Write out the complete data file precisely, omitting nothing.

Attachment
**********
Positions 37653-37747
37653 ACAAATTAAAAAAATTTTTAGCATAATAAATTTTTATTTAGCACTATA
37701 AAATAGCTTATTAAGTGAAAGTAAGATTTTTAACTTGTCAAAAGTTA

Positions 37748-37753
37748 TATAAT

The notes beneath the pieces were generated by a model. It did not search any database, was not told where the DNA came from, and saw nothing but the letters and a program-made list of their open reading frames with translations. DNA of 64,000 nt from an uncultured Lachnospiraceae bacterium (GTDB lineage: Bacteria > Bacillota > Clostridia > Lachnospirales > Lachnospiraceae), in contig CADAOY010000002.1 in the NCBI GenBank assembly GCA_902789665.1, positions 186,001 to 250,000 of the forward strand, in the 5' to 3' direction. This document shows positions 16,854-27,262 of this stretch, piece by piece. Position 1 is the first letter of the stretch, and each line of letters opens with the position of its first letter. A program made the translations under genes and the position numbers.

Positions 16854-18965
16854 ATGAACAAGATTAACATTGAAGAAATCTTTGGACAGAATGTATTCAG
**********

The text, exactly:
Positions 37653-37747
37653 ACAAATTAAAAAAATTTTTAGCATAATAAATTTTTATTTAGCACTATA
37701 AAATAGCTTATTAAGTGAAAGTAAGATTTTTAACTTGTCAAAAGTTA

Positions 37748-37753
37748 TATAAT

The notes beneath the pieces were generated by a model. It did not search any database, was not told where the DNA came from, and saw nothing but the letters and a program-made list of their open reading frames with translations. DNA of 64,000 nt from an uncultured Lachnospiraceae bacterium (GTDB lineage: Bacteria > Bacillota > Clostridia > Lachnospirales > Lachnospiraceae), in contig CADAOY010000002.1 in the NCBI GenBank assembly GCA_902789665.1, positions 186,001 to 250,000 of the forward strand, in the 5' to 3' direction. This document shows positions 16,854-27,262 of this stretch, piece by piece. Position 1 is the first letter of the stretch, and each line of letters opens with the position of its first letter. A program made the translations under genes and the position numbers.

Positions 16854-18965
16854 ATGAACAAGATTAACATTGAAGAAATCTTTGGACAGAATGTATTCAG